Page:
Cribbing isn't just annoying for owners and destructive to property. It can also negatively impact your horse's health and is notoriously difficult to control. But there's a glimmer of hope for owners with cribbers: Researchers found that a surgical procedure intended to control cribbing is very effective.

Daniel J. Burba, DVM, Dipl. ACVS, professor of veterinary surgery at the Louisiana State University School of Veterinary Medicine, shared the study results with attendees at the 2013 American Association of Equine Practitioners' Convention, held Dec. 7-11 in Nashville, Tenn.

Burba said that about 4-5% of the horse population cribs. While the etiology, or cause, of the vice remains unclear, researchers know it can have several negative effects on horses' health, including:

  • Poor performance;
  • Weight loss;
  • Excessive incisor wear;
  • Flatulent colic; and
  • Epiploic foramen entrapment (in which a section of small intestine threads itself through the epiploic foramen—a narrow opening connecting the two sacs of the abdominal cavity—and becomes trapped).

While there are various surgical and nonsurgical treatment options, their success rates for effectively controlling cribbing vary, Burba said.

A horse in the act of cribbing. The arrows point to the section of muscle removed to alleviate cribbing.

Photo Courtesy Dr. Daniel Burba

"It is unsure exactly how surgery alleviates the act of cribbing," Burba said. "I believe it alleviates the ability of the horse to retract its throat (larynx) during the act, thus the horse does not get satisfaction. The reason I believe this is the reason is because the horse can still place his upper incisors on a horizontal surface after surgery but when they try to crib they are unable to adequately retract the larynx, thus become ‘discouraged’ and no longer try."

The first surgical treatment protocol was described all the way back in 1926, Burba said. Named the Forssell's procedure, this method involved transecting the horse's "strap muscles"—the paired muscles under the throat (sternothyroideus, sternohyoideus, omohyoideus, and sternomandibularis). Unfortunately, he said, the procedure was not cosmetically acceptable to owners at the time.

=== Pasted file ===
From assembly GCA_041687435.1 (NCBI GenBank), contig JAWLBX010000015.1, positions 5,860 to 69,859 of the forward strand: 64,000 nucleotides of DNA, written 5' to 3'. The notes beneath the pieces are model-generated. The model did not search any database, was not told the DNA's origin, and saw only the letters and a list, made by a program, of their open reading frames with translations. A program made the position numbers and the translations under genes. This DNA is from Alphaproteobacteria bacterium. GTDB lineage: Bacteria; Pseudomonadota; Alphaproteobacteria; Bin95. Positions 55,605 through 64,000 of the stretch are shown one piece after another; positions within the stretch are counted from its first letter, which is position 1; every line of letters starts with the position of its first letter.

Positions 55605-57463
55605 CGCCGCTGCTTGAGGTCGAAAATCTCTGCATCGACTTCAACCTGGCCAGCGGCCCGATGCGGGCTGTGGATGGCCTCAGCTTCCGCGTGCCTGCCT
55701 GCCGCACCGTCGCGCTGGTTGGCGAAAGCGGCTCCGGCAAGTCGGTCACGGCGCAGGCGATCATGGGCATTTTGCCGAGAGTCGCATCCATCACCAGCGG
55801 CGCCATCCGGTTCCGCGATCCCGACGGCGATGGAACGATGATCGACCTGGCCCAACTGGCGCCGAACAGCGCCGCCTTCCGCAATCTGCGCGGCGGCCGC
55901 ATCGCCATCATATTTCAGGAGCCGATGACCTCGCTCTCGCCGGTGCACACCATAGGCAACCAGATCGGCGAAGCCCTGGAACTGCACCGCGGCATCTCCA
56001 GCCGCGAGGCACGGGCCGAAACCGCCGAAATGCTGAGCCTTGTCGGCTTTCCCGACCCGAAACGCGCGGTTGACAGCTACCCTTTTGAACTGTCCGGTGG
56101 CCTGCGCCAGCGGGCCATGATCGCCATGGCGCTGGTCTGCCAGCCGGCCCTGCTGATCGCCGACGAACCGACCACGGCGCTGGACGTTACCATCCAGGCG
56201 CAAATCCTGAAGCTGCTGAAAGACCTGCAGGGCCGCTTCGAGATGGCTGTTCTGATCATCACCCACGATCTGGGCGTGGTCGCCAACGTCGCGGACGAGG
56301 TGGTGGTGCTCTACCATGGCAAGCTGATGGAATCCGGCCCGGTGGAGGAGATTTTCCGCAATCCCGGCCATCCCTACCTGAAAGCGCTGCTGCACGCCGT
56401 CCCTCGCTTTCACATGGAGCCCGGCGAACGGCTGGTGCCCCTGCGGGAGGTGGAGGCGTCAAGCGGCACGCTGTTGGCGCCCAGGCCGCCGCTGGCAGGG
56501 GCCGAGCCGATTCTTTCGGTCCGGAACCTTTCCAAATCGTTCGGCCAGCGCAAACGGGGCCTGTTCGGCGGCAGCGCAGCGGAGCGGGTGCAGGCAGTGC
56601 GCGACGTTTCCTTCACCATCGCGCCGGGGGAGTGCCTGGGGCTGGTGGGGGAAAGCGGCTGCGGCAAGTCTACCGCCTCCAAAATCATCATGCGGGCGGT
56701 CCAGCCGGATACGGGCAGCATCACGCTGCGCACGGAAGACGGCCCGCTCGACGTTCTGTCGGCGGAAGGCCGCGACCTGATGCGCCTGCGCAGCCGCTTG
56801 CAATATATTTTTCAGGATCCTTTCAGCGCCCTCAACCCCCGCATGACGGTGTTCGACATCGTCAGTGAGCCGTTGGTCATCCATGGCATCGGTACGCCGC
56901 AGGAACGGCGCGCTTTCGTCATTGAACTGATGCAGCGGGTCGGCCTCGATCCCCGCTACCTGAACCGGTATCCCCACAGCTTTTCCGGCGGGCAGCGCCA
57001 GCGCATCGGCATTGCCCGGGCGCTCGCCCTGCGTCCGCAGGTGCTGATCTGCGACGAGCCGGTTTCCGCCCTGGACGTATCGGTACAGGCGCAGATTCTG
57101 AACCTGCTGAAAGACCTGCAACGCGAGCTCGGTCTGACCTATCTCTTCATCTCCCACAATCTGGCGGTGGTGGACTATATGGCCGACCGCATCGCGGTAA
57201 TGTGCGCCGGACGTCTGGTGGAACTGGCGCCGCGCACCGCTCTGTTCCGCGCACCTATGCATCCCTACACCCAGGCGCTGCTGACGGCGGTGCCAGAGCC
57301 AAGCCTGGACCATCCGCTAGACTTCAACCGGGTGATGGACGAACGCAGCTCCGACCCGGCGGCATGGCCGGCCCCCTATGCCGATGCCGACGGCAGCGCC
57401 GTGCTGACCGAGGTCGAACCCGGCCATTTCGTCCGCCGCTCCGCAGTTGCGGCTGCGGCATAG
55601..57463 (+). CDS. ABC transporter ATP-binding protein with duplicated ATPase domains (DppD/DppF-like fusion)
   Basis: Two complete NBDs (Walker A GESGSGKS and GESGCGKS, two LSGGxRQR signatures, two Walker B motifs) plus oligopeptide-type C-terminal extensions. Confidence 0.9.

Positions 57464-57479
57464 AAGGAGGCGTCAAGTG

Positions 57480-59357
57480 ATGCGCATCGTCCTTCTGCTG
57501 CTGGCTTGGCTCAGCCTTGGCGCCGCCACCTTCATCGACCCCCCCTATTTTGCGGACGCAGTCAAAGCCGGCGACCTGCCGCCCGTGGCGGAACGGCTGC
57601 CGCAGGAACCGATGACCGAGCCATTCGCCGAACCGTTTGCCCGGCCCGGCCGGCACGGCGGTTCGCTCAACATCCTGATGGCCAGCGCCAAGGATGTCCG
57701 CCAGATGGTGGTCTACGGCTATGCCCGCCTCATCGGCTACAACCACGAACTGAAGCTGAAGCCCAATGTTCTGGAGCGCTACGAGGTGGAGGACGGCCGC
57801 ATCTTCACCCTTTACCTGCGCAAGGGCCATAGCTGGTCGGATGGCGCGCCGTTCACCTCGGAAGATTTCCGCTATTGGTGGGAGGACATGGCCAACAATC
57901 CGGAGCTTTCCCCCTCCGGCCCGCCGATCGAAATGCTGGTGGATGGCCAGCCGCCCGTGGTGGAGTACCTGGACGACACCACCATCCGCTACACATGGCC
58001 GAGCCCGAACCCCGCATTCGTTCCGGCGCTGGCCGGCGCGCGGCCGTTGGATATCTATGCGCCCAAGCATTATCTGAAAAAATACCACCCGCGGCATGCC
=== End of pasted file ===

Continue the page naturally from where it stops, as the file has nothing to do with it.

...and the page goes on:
Veterinarians later modified the procedure by transecting or cutting a piece of nerve, rather than the sternomandibularis muscle itself; however, success rates were variable, Burba said.

Then, Burba and colleagues modified the procedure again and began using a laser to transect the appropriate nerves and muscles, called the laser-assisted revised modified Forssell's procedure (or LARMF).

To determine the most recent procedure's success rates, Burba and colleagues performed a retrospective study on 119 cases from 1994 to 2012. The team reviewed the horses' signalment (i.e., age , breed, sex, and other descriptors), how long they'd been cribbing prior to surgery, postoperative complications, and the outcome (the team considered cases successful if the horses stopped cribbing for a year or longer after surgery).

A horse one year post LARMF sugery to alleviate cribbing, with cosmetic results Burba describes as excellent.

Photo Courtesy Dr. Daniel Burba

Key findings from the study included:

  • Forty-six mares and 73 male horses underwent surgery during the study period;
  • Quarter Horses, Thoroughbreds, and Warmbloods were the most common breeds presented for surgery, and most of the horses presented participated in cutting;
  • The team was able to collect follow-up information on 90 of the 119 cases. Of those 90, 76 horses (84.4%) stopped cribbing for at least one year following the procedure;
  • Of the 14 horses that resumed cribbing within one year, all the owners reported the horses' cribbing frequency had decreased;
  • The procedure had lower success rates when horses had been cribbing for more than three years prior to surgery;
  • Twenty horses developed complications, including incisional infection, prolonged incisional drainage, hematoma (a blood pocket), seroma (a tumorlike collection of serum), and dehiscence (the reopening of a wound that has been sutured). Burba also noted that the latter three complications were mostly reported in early cases and aren't seen as much in present day cases;
  • Horses that developed postoperative complications were more likely to have an unsuccessful outcome; and
  • The owners of five horses—two racehorses, two cutters, and one dressage horse—reported decreased performance after surgery.

Overall, Burba said the LARMF procedure's 84.4% success rate was better than those previously reported for other treatment options.

"The LARMF is a very effective surgical treatment of cribbing in horses," he concluded; however, he reiterated that the procedure is less successful when the horse had been cribbing for three or more years or developed complications after surgery.

Disclaimer: Seek the advice of a qualified veterinarian before proceeding with any diagnosis, treatment, or therapy.

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